forced molting

Discussion in 'Managing Your Flock' started by peepsncheeps, Nov 8, 2011.

  1. peepsncheeps

    peepsncheeps Out Of The Brooder

    16
    0
    22
    Sep 15, 2011
    how can i force a chicken to molt?
    i have a 4 year old arucana bantam who has not had a molt for 2 years. her feathers are almost see through now, tattered torn and have black stuff on the base of the quills. she does not lay anymore and im worried. no mites or lice are present and she has been wormed.
    so is forcing a molt at all posible and is it a good practice for a flock?
     
  2. goldeneggtees

    goldeneggtees Fluffy Butt Nut

    Mar 11, 2009
    Long Island, NY
    hmmm, not sure about it personally but I am very curious what others have to say. It's an interesting question.
     
  3. X2Farm

    X2Farm Chillin' With My Peeps

    Jul 6, 2010
    Homer, GA
    Yes, its possible.

    Search for forced molt, here on BYC, or check out the Heritage Large Fowl thread, theres a few posts in there (somewhere) about forced molt.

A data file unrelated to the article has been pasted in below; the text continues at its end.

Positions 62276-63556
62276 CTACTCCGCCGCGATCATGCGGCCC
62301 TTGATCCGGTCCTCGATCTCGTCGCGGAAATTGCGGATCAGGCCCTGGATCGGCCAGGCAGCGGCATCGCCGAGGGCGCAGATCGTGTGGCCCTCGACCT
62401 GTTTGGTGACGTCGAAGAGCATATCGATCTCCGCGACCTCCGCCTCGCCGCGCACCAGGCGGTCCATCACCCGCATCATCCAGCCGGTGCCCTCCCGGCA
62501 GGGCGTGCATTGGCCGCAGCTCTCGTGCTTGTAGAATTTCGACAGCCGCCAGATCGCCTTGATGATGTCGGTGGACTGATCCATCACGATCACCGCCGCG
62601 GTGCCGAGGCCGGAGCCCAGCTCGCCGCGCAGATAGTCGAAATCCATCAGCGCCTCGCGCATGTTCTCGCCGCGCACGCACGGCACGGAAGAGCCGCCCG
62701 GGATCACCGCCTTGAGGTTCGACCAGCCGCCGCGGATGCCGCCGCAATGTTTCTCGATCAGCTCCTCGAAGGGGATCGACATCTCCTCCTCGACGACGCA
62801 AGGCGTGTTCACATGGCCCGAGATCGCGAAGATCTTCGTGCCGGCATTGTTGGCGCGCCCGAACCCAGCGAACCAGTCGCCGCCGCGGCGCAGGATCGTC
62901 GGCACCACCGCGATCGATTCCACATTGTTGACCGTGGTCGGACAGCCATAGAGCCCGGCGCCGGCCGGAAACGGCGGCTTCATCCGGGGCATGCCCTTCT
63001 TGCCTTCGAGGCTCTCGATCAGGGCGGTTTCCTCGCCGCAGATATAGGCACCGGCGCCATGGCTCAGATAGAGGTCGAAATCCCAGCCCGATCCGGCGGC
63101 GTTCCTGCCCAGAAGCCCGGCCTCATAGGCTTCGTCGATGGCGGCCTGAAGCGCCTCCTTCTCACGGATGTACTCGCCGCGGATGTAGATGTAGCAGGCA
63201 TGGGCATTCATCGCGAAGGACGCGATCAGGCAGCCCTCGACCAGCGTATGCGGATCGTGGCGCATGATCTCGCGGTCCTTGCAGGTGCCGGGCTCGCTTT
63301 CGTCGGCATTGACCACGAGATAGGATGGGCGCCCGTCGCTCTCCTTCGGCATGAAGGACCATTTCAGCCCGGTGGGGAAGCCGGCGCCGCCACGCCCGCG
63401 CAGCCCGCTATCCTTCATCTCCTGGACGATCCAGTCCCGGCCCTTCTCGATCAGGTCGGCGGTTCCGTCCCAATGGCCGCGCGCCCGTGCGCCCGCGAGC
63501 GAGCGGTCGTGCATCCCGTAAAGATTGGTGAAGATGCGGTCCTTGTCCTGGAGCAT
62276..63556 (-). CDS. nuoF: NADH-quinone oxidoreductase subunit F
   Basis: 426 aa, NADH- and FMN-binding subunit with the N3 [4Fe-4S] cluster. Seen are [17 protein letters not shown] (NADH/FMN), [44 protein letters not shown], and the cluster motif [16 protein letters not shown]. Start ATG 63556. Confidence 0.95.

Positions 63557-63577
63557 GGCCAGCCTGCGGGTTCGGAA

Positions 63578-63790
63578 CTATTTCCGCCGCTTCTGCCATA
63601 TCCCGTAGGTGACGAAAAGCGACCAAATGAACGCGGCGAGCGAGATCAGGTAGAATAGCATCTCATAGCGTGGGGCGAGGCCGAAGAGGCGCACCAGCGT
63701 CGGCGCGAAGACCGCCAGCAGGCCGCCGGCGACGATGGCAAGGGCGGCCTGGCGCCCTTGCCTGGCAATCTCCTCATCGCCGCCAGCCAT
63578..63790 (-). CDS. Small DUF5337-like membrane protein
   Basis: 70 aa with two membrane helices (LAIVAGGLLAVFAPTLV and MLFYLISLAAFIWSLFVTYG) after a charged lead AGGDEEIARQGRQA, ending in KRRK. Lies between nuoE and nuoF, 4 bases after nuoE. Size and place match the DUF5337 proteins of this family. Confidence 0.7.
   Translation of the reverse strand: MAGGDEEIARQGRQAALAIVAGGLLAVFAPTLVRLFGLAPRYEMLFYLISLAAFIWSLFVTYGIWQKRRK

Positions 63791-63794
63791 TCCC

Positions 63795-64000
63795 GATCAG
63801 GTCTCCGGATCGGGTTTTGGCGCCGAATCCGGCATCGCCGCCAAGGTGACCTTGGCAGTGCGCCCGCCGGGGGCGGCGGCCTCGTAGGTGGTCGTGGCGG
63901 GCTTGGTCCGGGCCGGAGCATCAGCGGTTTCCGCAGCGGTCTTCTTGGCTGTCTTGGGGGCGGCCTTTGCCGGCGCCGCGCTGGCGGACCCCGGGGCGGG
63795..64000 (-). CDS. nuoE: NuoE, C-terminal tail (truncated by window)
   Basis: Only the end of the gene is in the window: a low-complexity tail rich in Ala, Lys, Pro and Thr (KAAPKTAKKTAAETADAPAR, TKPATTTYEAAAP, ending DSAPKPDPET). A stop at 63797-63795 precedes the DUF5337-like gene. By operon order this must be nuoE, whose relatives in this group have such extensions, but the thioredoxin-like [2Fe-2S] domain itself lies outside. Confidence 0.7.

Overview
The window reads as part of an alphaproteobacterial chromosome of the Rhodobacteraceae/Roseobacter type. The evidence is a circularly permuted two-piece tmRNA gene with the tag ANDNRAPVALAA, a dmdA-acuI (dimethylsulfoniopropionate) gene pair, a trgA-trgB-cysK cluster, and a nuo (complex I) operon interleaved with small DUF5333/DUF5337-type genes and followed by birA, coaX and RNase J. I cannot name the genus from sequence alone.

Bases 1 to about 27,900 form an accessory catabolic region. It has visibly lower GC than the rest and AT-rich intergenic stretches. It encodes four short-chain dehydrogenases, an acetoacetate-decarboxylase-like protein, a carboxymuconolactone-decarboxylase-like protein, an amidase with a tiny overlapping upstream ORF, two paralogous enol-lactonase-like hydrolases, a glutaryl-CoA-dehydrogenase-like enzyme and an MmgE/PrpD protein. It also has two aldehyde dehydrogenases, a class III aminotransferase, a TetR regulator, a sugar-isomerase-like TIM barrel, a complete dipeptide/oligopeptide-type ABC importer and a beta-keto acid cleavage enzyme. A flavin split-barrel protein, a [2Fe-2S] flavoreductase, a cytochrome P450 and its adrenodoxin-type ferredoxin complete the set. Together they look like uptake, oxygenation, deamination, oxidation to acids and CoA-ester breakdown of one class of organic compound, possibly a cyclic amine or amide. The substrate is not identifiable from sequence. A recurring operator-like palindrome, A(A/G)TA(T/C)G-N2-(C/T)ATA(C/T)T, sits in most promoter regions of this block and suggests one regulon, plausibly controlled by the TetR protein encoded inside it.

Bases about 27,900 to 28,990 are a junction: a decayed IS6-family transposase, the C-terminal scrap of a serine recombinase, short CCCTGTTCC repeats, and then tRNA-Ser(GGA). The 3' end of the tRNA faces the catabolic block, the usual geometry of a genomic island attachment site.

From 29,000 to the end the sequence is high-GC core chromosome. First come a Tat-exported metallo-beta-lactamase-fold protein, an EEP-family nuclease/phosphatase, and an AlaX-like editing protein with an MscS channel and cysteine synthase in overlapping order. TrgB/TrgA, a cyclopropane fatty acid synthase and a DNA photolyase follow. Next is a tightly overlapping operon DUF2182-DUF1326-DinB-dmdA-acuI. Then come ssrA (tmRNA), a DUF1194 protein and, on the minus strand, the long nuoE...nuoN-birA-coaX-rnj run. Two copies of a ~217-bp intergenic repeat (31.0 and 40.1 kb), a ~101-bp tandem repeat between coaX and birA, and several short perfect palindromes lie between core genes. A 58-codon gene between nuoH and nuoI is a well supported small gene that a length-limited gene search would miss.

4. Ridgerunner

    Ridgerunner Chicken Obsessed

    20,269
    3,558
    496
    Feb 2, 2009
    Northwest Arkansas
    Commercial operations force molts once the laying flock gets to a certain age to improve egg size and quality, so it can be done. I don't know exactly how they do it. A big part of it is light. They cut back on the length of light they get each day. A university professor that teaches Poultry Science said that even a pin prick of light through a curtain can be enough light to stop a lot of them from molting.

    I'm pretty sure the process involves stressing the flock too, since stress can trigger a molt. I don't know enough of the details to tell you how to do that, especially considering the dangers to your flock of stressing them wrong. I think I know just barely enough to be truly dangerous on this one.

    I don't know where you live or how much daylight or darkness you are getting, but you might try puttting her in a totally dark area for extended lengths of time each day to try to trigger a molt. Or if you have a light inside or out that is providing light for your chickens while they roost, you might put it on a timer.
     
  5. WoodlandWoman

    WoodlandWoman Overrun With Chickens

    5,719
    43
    283
    May 8, 2007
    Wisconsin
    I'm wondering if something else is a problem, if she doesn't lay anymore and she's only 4 years old. Some type of underlying health problem that could be effecting her general health. How's her diet? Does she free range at all?
     

BackYard Chickens is proudly sponsored by